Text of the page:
Friday, 18 April 2014
A-Z Challenge 2014: P is for Parish Registers
You have followed them through the censuses - the ones useful to the genealogist are 1841, 1851, 1861, 1871, 1881, 1891, 1901, and 1911 (bearing in mind any privacy rules).
So, where do you go next? The answer is today's letter: P is for Parish Registers. These were records of baptism, marriage, and burial. There MIGHT (I repeat 'might') be birthdates in there. There MIGHT be other tidbits of information in there. But your main expectations should be the church rites: baptism, marriage, and burial.
You will (hopefully) have got an idea of which parish to look at from your earlier searches in the civil records and the censuses. Now download a small freeware program called Parish Locator which will show you lists per county and parishes within a radius of another parish. If you are fortunate enough to have relatives in Devon or Cornwall, there is a thriving OPC community (Online Parish Clerks, whose objective is to collect genealogical records and may have what you are seeking; a link to Devon is here, and Cornwall is here). Or, if you are REALLY fortunate, you may have relatives in South Devon and can go here - the South Hams Resources pages, which contain transcriptions of many parish registers. Happy hunting!
You may NOT use the contents of this site for commercial purposes without explicit written permission from the author and blog owner. Commercial purposes includes blogs with ads and income generating features, and/or blogs or sites using feed content as a replacement for original content. Full content usage is not permitted.
You Might Also Be Interested In
Rootstech is a family history conference (one of the biggest there is). It is held in North America (usually in Salt Lake, Utah) during ...
Following on from last week's "Motivation Monday" post about NOT using the scattergun approach, today's "Tuesday'...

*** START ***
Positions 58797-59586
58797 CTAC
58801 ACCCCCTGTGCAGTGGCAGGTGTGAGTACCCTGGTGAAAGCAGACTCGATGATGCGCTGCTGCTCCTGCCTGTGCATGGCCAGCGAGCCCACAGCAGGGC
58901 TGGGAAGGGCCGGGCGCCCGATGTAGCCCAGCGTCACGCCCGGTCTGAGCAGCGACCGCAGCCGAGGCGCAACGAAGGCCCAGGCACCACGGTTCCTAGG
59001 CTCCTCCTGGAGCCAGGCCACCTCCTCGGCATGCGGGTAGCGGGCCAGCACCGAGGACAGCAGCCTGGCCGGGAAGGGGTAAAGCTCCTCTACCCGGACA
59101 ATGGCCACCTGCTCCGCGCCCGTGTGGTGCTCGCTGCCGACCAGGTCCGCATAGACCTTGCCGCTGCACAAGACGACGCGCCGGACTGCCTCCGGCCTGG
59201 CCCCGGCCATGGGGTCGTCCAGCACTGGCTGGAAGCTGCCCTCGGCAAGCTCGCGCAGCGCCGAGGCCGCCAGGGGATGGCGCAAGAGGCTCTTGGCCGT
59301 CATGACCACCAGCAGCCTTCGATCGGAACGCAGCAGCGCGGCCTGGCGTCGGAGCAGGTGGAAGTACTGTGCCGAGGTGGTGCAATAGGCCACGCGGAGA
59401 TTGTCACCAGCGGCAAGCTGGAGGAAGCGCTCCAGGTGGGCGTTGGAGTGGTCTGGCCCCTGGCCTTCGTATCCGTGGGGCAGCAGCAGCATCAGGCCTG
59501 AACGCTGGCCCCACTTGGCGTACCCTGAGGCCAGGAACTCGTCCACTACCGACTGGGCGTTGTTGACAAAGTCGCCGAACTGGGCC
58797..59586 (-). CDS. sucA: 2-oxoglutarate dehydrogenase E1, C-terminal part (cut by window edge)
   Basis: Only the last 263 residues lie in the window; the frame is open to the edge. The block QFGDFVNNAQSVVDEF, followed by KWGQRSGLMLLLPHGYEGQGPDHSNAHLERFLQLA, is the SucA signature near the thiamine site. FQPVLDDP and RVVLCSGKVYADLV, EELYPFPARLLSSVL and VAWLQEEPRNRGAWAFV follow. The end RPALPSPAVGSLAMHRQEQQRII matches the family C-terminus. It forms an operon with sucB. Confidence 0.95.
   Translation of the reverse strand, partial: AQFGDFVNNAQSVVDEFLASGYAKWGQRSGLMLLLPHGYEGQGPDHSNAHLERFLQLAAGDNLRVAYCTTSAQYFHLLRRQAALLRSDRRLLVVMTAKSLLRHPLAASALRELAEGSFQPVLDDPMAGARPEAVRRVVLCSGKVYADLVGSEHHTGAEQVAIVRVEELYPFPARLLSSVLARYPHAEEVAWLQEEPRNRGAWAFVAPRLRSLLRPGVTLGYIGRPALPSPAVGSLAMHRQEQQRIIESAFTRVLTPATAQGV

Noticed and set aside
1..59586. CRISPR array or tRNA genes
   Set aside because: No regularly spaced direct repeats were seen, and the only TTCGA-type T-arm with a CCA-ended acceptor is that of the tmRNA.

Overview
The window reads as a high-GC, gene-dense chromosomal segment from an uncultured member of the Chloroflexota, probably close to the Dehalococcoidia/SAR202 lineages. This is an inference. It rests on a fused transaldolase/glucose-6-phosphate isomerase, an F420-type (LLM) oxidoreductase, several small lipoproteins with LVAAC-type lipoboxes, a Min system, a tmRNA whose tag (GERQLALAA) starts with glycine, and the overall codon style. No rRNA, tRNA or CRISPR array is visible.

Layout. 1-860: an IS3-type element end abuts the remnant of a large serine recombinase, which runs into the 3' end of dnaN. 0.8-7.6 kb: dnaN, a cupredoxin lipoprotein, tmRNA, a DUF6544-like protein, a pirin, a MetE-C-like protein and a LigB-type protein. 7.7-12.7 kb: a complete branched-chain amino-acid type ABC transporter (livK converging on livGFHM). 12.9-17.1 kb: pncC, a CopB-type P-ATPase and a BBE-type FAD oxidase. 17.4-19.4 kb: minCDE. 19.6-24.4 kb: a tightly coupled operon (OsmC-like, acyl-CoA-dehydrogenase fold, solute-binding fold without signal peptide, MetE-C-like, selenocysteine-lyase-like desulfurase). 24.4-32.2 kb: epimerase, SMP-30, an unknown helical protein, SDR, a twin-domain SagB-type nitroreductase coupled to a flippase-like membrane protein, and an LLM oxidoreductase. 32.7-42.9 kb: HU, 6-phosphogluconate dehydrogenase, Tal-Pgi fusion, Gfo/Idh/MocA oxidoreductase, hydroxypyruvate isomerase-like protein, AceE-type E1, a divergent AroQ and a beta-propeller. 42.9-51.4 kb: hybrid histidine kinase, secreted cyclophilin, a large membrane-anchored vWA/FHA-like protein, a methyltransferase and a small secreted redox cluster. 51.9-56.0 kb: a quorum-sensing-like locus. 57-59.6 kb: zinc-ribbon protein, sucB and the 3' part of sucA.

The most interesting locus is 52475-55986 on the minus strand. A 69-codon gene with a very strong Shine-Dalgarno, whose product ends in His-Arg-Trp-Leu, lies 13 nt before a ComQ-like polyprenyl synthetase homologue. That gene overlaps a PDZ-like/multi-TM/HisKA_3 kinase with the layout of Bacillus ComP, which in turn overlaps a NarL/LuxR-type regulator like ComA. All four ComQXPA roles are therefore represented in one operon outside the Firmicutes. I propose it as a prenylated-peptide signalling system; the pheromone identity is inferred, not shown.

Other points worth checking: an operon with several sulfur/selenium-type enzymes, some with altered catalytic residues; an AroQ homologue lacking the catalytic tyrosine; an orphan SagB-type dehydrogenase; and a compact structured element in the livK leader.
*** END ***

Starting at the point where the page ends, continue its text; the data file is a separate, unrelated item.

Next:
Updated once a week, Gravestone Photographic Resource aims to digitally photograph grave monuments (that are currently legible). It covers...
I first met "Secretary Hand" when I was transcribing a 1700 census for Ottery St Mary (the transcription can be viewed here at ...
Have you ever written a letter to a man and addressed it to "Fred Bloggs, Esq"? Did you ever wonder how he came to be c...
- ► 2015 (28)
- A-Z Challenge 2014: Z is for Zealous
- A-Z Challenge 2014: Y is for Ye
- A-Z Challenge 2014: X is for eXpert
- A-Z Challenge 2014: W is for Webinar
- A-Z Challenge 2014: V is for Vital Statistics
- A-Z Challenge 2014: U is for Uncle
- A-Z Challenge 2014: T is for Transcript
- A-Z Challenge 2014: S is for Sources
- A-Z Challenge 2014: R is for Rootstech
- A-Z Challenge 2014: Q is for Queries
- A-Z Challenge 2014: P is for Parish Registers
- A-Z Challenge 2014: O is for ONS
- A-Z Challenge 2014: N is for Nonconformists
- A-Z Challenge 2014: M is for Monumental Inscriptio...
- A-Z Challenge 2014: L is for Legacy
- A-Z Challenge 2014: K is for Kith and Kin
- A-Z Challenge 2014: J is for Jargon
- A-Z Challenge 2014: I is for Indexing - Changing a...
- A-Z Challenge 2014: H is for Half-Baptised
- A-Z Challenge 2014: G is for GenUKI
- A-Z Challenge 2014: F is for FamilySearch
- A-Z Challenge 2014: E is for Elderly Relatives
- A-Z Challenge 2014: D is for Death Certificate
- A-Z Challenge 2014: C is for Census
- A-Z Challenge 2014: B is for Backup
- A-Z Challenge 2014: A is for A-Z Challenge
- ▼ April (26)
- ► 2013 (73)
- ► 2012 (59)
- ► 2011 (53)